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The Conscience of Thoroughbred Racing


By Associated Press, AUG 12, 2020 — New York– Two years after filing a first-of-its-kind lawsuit, a harness-racing bettor has received $20,000 in the settlement of his claims that he was cheated out of his winnings when a doped horse won a race in New Jersey in 2016.

After the lawsuit was filed in March 2018, leading figures in harness racing said they had never before heard of such a lawsuit, which accused the trainer of fraud and racketeering. The general practice has been to reallocate the purse to other owners in the event a winning horse is later proved to have been doped but not to pay back bettors.

The settlement, reached in July and made public Wednesday, resulted from extensive negotiations on behalf of the bettor, Jeffrey Tretter, and the lawsuit’s two defendants — trainer Robert Bresnahan Jr. and the horse’s owner, J.L. Sadowsky.

Under the settlement, the defendants agreed to pay Tretter $20,000 and Tretter agreed to donate $7,500 of that sum to a racehorse adoption program.

The settlement bars the parties from making any future claims related to the case and stipulates that the agreement does not constitute an admission of liability.

The lawsuit, filed in U.S. District Court in New Jersey, was financed by People for the Ethical Treatment of Animals to open the gates for more litigation by bettors, which the animal rights group hopes would dramatically curtail illegal horse doping. PETA contends that injured horses are sometimes dying on the tracks because they were doped illegally or overmedicated to keep them running when they should be recuperating.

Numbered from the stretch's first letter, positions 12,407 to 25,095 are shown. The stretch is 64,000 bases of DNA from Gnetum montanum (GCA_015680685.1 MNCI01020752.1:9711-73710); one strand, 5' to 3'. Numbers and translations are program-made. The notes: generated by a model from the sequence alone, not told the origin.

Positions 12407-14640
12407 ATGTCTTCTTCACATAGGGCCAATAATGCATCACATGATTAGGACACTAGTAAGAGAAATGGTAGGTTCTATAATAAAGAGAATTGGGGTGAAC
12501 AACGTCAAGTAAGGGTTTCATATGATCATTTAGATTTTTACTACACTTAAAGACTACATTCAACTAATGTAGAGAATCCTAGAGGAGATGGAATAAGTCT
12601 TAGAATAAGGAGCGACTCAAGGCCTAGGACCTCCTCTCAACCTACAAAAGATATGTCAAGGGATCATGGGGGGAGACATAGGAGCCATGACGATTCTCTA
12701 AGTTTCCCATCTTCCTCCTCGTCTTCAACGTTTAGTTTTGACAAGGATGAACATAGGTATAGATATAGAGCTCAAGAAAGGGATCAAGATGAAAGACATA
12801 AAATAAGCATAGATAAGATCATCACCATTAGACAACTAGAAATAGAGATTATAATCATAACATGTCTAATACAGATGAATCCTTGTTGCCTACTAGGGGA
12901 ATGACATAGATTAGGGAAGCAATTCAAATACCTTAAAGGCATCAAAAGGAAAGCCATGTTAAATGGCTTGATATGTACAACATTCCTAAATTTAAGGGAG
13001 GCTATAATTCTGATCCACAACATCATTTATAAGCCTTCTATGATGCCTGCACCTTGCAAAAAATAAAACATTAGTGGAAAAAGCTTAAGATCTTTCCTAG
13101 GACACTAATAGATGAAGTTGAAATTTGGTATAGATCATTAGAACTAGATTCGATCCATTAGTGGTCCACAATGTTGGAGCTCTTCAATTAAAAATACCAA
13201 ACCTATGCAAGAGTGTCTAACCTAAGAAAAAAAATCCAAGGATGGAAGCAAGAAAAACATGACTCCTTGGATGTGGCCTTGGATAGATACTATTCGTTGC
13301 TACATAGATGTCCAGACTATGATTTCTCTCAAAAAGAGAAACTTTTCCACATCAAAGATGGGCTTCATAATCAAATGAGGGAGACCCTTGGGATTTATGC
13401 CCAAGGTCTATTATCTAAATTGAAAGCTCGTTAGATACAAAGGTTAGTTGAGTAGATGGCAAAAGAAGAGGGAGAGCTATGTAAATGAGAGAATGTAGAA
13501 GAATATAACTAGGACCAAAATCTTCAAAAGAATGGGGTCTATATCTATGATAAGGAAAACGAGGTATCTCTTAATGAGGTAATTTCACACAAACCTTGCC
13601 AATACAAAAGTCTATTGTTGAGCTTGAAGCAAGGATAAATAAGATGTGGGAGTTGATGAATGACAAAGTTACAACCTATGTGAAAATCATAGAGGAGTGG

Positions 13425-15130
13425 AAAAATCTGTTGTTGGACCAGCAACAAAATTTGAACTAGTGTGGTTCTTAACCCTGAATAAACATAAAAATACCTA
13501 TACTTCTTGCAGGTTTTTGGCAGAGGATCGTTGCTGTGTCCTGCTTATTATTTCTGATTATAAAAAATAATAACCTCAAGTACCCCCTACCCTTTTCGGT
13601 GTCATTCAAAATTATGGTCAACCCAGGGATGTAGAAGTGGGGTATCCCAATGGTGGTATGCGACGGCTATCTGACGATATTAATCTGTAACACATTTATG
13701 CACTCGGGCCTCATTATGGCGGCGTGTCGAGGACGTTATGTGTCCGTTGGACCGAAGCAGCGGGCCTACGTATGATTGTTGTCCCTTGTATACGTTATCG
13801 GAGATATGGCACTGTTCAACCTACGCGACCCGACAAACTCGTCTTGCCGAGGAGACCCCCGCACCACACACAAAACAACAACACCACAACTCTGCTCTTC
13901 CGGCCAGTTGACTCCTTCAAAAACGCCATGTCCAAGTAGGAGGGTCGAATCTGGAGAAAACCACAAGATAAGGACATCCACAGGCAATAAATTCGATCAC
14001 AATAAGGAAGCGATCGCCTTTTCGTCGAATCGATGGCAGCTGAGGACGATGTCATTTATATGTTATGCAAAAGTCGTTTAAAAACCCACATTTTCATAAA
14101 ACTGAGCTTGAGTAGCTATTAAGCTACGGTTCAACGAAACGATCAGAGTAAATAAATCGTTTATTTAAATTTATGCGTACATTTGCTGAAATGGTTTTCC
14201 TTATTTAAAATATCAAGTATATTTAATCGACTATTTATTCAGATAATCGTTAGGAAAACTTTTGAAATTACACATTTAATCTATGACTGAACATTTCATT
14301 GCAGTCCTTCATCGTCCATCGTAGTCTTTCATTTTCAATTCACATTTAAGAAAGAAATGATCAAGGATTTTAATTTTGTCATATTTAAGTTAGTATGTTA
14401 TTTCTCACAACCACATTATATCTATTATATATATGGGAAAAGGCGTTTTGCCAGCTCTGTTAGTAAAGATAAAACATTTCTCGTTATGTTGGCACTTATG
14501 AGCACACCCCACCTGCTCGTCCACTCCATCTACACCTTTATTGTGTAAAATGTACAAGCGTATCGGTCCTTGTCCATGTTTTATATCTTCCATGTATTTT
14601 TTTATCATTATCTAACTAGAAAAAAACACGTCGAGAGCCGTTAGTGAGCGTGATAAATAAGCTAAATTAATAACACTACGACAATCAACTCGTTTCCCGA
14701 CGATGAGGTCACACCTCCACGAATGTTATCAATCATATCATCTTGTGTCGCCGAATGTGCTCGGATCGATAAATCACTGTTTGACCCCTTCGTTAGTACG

Tretter, an experienced gambler from Granite City, Illinois, said he hoped the lawsuit would strengthen efforts to “clean up harness racing.”

“We faced a lot of opposition because of the precedent involved, but I hope this will open the door for others to come forward and hold those responsible accountable for their blatant cheating at tracks across North America,” he said in a statement. “Bettors must organize and go after the cheats for every verifiable dime that was lost.”

Andrew Benedict, one of Bresnahan’s lawyers, described the case as “a David vs. Goliath type thing,” with PETA able to finance extensive litigation against two defendants who were not major figures in harness racing and had far fewer resources.

“It was rough for us to defend this case on all fronts, because of the amount of money that PETA was pouring into it,” Benedict said. “It shows they had no evidence of criminal wrongdoing or they wouldn’t have settled so cheaply.”

The lawsuit said Tretter placed wagers through an online betting site on a harness race at the Meadowlands Racetrack on Jan. 15, 2016. The horses he picked to place first through fourth instead finished behind Tag Up and Go, who had been a longshot in the race.

Meadowlands later revealed that Tag Up and Go had tested positive for EPO, a banned performance-enhancing substance, based on blood samples taken in December. As a result, Bresnahan was barred from competing at Meadowlands, but there was no redress for bettors such as Tretter.

According to his lawsuit, he correctly picked the horses that finished second, third, fourth and fifth behind the doped horse in a variety of wagers that would have paid a combined $31,835 if Tag Up and Go had been disqualified.